Prevent DVT, A Traveller’s Worst Nightmare
With the increase in frequency and length of air travel, Deep Vein Thrombosis has become a common problem.
Veins are blood vessels that carry impure blood to the lungs via the right side of the heart to collect oxygen; those from the legs have to travel against gravity to complete this journey. This process is helped by the action of muscles contracting that ‘squeeze’ the blood upwards.
Prolonged stagnation , such as when we sit in the aeroplane seat for a long time , results in blood remaining stationary in the lower limbs causing a clot to develop. If this clot gets dislodged, it travels up and chocks the blood supply to the lung resulting in a life threatening condition known as Pulmonary Embolism. Those on Hormone Replacement Therapy (HRT) or Oral Contraceptives have a higher risk of developing clots in the legs as do people who are obese, who smoke or suffer from heart failure and cancer.
Approximately one in 4000 air travellers develop DVT, a smaller number progress to develop the dreaded Pulmonary Embolism. Earliest symptoms are swelling of the feet, especially around the ankles and pain in the calf muscles. If after prolonged travel of more than four hours, one develops these symptoms, DVT must be ruled out. Pulmonary embolism or progressive breathlessness can manifest suddenly and must be dealt with immediately.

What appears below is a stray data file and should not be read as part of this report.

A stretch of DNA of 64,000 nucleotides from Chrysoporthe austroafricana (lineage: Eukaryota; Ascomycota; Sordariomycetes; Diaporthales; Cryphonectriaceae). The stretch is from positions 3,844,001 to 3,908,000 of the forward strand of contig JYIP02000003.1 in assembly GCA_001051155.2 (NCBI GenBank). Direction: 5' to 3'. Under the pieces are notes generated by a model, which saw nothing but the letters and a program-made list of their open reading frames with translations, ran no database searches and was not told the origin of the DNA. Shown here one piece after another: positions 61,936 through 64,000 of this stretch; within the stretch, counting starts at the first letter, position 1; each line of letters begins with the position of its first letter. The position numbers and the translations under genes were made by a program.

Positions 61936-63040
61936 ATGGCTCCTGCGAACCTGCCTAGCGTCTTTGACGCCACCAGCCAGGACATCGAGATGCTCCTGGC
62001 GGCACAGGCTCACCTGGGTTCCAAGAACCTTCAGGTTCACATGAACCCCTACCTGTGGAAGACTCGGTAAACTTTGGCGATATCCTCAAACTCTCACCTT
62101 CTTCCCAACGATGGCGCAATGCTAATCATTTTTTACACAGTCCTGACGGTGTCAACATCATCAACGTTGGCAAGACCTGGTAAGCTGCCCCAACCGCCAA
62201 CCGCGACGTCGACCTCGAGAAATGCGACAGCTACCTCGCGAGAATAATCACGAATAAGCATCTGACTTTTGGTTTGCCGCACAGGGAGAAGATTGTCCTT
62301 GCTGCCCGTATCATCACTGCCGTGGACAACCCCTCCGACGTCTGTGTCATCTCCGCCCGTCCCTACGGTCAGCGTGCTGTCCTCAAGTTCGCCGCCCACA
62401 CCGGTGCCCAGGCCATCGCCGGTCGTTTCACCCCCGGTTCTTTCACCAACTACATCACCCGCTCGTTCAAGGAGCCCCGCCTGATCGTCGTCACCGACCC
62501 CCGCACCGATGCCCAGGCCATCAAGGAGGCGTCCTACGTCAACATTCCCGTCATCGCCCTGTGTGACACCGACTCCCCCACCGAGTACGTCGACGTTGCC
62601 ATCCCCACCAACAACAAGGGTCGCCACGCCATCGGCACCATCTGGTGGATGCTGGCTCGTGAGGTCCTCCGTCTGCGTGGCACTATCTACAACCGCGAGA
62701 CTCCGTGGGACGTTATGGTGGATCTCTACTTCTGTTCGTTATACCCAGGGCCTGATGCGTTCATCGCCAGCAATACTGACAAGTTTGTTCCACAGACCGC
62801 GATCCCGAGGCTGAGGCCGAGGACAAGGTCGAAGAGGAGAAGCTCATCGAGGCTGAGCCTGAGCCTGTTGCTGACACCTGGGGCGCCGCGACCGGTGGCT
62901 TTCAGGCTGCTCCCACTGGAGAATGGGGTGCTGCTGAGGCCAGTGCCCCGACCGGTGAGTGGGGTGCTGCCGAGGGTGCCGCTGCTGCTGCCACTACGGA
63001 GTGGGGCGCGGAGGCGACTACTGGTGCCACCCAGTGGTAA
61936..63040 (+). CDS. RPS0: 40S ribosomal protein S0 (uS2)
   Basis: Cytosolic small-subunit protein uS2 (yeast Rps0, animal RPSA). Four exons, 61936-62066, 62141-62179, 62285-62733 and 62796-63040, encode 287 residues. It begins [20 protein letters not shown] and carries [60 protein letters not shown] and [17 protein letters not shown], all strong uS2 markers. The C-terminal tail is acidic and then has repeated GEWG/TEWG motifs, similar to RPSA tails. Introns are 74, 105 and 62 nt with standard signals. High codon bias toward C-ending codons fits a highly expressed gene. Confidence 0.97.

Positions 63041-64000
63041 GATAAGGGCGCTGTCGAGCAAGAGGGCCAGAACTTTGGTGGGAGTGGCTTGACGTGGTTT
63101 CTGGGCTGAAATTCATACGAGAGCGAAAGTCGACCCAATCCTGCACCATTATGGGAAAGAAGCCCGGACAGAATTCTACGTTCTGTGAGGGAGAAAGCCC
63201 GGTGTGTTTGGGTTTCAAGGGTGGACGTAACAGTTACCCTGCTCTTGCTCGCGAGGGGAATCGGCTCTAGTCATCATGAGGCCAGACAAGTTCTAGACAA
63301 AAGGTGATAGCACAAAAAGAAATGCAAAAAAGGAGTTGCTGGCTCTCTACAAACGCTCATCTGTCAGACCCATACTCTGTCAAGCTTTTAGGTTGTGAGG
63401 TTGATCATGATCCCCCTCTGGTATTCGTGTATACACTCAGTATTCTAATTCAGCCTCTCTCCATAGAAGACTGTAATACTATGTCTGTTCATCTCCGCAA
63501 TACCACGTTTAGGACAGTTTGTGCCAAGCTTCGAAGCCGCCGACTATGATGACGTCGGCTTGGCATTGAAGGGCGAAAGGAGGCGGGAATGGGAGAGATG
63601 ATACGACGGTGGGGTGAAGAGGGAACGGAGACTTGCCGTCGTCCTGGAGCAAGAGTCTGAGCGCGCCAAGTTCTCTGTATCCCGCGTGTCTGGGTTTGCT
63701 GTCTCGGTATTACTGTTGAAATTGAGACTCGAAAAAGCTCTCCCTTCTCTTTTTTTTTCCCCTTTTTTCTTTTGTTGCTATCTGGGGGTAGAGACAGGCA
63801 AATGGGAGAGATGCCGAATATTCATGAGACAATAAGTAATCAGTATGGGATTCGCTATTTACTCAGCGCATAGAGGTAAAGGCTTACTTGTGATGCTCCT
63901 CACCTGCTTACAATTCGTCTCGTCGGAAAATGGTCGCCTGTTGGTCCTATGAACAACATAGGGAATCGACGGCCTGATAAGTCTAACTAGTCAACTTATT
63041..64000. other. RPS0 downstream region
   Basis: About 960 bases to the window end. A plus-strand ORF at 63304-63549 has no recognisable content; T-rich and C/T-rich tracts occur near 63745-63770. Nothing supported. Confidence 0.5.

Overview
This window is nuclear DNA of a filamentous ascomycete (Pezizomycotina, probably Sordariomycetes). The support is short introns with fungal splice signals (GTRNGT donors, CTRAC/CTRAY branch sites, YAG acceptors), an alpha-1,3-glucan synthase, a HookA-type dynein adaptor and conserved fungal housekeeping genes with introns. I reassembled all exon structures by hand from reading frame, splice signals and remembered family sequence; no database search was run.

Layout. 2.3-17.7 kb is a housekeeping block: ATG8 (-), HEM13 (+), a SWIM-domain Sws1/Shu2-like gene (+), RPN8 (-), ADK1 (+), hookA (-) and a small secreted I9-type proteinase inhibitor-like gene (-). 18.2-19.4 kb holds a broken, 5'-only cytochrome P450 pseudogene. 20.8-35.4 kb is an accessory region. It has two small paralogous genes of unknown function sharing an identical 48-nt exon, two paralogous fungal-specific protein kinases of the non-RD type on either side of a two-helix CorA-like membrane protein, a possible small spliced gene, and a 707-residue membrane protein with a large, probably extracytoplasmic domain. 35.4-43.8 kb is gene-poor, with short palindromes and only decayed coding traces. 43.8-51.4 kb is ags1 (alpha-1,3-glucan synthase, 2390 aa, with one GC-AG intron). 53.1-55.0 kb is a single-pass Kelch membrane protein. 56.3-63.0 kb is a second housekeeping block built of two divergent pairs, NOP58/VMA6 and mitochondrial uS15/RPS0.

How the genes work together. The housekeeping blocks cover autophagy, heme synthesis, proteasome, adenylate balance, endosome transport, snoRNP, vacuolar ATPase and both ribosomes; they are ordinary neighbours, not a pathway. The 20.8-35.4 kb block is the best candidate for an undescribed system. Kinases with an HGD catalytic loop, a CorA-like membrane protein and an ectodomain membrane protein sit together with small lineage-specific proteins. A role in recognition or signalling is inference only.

Avoiding DVT is simple. The simplest and the most important step is to avoid sitting in one position for prolonged periods. Walk around once every hour and often move your legs and feet to improve blood circulation. It is for this reason that DVT is never seen in children – they are forever active and can never be seen sitting for a long time in the same position. Dehydration increases the risk of clots to form. Drink plenty of fluids; reduce coffee and alcohol that increase dehydration. Compression stockings have been shown to prevent stagnation. These can be bought over the counter. (Ordinary stockings have an elastic band only at the top and may worsen stagnation). Consult your doctor if there are any medical conditions that may predispose you to DVT.